By Christopher White, National Correspondent
NEW YORK — For five years in a row, there have been fewer than 30 death penalty executions and fewer than 50 death sentences, according to a new report that chronicles a continued dramatic decline in the use of capital punishment in the United States.
The new report, released Dec. 17 by the Death Penalty Information Center (DPIC), notes that there were 22 executions in 2019, down slightly from 25 in 2018 and that in that same time, New Hampshire abolished the practice and California declared a moratorium on executions.
According to the report, executions only took place in seven states during 2019, and Texas accounted for 41 percent of those executions. As for issuing new death sentences, Florida and Ohio held the record, with both states imposing six sentences each over the last year.
During that same time, courts across the country halted more executions – a total of 24 throughout the year – than the 22 that were carried out.
In addition, the U.S. Supreme Court has left in place a preliminary injunction, which prohibits the government from carrying out the first federal executions in 16 years – despite the fact that in July, the Trump administration announced that it intended to resume federal executions after the 16-year hiatus.
Robert Dunham, executive director of DPIC, told The Tablet that it is important to view the federal jurisdiction as one jurisdiction among others and that the question with the Trump administration was whether they were going to follow the state trends and not impose the practice or whether they were going to be an outlier.
“It’s clear they were going to be an outlier,” he said.
“The death penalty is disappearing in whole regions across the United States,” he continued. “You can now drive from the northeastern tip of Maine to the southwestern tip of West Virginia without setting tire in a death penalty state.”
Further, he said that states west of Texas have not seen an execution in the last five years and that efforts are underway in both the Republican controlled legislature in Wyoming and the Democratic controlled legislature of Colorado to end the practice, giving it bipartisan momentum throughout the United States.
In June, the United States Conference of Catholic Bishops (USCCB) voted to revise the U.S. Catechism as a follow-up to Pope Francis’s August 2018 decision to update the global Catechism of the Catholic Church declaring the practice of the death penalty to be inadmissible.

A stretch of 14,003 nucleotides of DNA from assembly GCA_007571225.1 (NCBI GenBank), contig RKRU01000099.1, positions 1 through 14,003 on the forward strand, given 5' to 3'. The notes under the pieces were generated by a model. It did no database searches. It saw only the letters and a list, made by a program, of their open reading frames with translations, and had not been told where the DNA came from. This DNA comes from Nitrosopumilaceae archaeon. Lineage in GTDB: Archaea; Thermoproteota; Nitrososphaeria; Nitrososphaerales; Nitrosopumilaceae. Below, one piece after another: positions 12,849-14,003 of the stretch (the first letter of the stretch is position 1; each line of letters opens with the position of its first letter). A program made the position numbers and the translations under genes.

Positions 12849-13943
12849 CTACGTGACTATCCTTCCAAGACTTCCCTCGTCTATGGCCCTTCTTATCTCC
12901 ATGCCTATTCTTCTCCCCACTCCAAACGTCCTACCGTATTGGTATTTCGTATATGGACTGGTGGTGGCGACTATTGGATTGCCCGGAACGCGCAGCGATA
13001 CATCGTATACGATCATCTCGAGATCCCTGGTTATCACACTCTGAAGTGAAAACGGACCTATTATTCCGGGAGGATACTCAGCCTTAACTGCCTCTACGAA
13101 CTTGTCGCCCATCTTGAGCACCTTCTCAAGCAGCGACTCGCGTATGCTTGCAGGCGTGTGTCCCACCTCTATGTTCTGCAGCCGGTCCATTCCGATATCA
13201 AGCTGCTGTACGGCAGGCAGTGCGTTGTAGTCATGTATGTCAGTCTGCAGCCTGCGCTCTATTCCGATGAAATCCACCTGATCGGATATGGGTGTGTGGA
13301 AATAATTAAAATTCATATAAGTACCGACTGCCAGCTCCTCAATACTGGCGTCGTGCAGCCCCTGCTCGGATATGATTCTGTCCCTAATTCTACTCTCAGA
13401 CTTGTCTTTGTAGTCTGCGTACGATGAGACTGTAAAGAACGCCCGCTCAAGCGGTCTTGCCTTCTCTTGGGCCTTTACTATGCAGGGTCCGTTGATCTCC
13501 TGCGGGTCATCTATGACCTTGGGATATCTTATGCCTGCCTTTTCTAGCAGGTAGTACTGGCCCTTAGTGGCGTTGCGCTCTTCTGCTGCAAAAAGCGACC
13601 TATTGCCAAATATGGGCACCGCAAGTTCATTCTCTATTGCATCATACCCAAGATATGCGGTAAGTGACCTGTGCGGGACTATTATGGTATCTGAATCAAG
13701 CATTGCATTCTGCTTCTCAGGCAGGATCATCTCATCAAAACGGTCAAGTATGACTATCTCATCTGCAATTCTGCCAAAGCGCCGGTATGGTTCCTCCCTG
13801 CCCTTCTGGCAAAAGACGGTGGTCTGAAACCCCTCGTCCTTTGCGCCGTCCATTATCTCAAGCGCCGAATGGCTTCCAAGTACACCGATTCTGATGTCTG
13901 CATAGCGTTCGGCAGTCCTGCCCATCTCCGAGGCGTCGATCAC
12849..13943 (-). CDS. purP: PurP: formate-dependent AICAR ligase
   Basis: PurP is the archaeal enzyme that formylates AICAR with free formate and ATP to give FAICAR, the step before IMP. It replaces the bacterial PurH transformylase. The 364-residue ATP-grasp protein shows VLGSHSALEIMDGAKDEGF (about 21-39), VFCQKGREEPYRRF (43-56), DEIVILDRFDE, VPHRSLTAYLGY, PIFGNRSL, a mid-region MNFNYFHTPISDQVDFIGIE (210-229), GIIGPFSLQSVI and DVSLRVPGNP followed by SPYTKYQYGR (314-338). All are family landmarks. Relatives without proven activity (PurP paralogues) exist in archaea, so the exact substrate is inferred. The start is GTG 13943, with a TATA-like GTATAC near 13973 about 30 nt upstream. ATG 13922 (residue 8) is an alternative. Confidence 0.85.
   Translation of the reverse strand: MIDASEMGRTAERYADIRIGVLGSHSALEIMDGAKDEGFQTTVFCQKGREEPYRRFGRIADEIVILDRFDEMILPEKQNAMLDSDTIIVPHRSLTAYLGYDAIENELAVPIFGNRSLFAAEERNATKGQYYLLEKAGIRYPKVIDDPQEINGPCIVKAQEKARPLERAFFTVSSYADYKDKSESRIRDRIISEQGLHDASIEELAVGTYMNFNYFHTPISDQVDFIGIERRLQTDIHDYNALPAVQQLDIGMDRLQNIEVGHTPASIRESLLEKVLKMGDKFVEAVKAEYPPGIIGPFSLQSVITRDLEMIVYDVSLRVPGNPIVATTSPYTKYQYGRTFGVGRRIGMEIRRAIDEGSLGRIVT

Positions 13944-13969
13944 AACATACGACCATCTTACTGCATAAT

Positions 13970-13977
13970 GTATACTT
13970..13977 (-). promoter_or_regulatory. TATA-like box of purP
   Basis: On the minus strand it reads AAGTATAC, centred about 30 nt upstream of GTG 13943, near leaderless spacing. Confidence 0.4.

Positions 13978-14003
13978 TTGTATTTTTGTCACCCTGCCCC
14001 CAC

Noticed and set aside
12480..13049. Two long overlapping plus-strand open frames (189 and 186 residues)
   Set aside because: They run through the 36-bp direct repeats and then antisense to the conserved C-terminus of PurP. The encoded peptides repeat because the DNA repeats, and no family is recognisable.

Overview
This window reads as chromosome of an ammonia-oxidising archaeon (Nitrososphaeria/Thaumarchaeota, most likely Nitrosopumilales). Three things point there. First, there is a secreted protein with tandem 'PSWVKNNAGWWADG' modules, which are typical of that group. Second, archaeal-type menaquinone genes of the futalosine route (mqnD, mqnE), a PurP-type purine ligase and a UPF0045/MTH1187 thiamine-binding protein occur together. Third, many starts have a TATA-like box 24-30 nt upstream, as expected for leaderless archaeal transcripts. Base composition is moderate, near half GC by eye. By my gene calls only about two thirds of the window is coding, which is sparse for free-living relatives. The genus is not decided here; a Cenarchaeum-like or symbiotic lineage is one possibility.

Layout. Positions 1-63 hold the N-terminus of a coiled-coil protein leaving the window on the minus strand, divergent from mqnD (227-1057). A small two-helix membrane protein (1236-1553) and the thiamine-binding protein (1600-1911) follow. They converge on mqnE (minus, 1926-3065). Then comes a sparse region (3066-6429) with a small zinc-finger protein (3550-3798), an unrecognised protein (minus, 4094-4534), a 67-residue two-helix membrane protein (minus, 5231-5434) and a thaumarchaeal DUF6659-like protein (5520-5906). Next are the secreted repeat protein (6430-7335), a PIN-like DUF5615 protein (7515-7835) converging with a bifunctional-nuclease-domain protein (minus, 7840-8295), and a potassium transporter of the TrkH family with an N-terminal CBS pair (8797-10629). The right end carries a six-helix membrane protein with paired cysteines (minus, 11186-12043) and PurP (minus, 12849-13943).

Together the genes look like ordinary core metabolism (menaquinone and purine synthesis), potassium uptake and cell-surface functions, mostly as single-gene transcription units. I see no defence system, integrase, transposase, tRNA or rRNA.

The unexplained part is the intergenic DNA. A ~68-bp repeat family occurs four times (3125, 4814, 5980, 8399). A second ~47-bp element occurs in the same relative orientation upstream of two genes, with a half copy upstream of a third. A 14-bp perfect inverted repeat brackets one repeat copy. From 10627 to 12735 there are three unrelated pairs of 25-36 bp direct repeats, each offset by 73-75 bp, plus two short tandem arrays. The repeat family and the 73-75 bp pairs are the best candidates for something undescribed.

During his September 2015 address to a joint session of the U.S. Congress, Pope Francis applauded the U.S. bishops for their efforts to abolish the death penalty.
“Not only do I support them, but I also offer encouragement to all those who are convinced that a just and necessary punishment must never exclude the dimension of hope and the goal of rehabilitation,” he said at the time.
Dunham highlighted the Catholic Church’s attention to the issue, noting that in certain states the efforts of Catholic leaders have been critical to securing support for legislation to oppose the practice.
In New Hampshire, he noted, that the moratorium was enacted with a veto proof majority in the house and the senate.
“They needed every vote to make it bulletproof, and it would not have happened without the Catholic Church,” he said.
Looking ahead, he said, “the efforts of Wyoming’s Catholics will be critical.” He also said that the Church’s influence is equally noticeable in places like Utah, which isn’t predominantly Catholic, and Louisiana, which is.
“Anytime an effort to change a policy is bipartisan and depends upon a successful coalition to bring it about, the efforts of all of the partners in the coalition is critical,” he observed.
Earlier this year, the Catholic Mobilizing Network, the leading Catholic organization opposed to the death penalty, celebrated its ten-year anniversary, where they noted that when the organization was first founded, 35 states across the country permitted the practice. Today, that number is down to 29.
“There’s no turning back. The death penalty is dying a death in the United States,” executive director Krisanne Vaillancourt Murphy said at the time. “We have to get it over the finish line, but there’s no turning back.”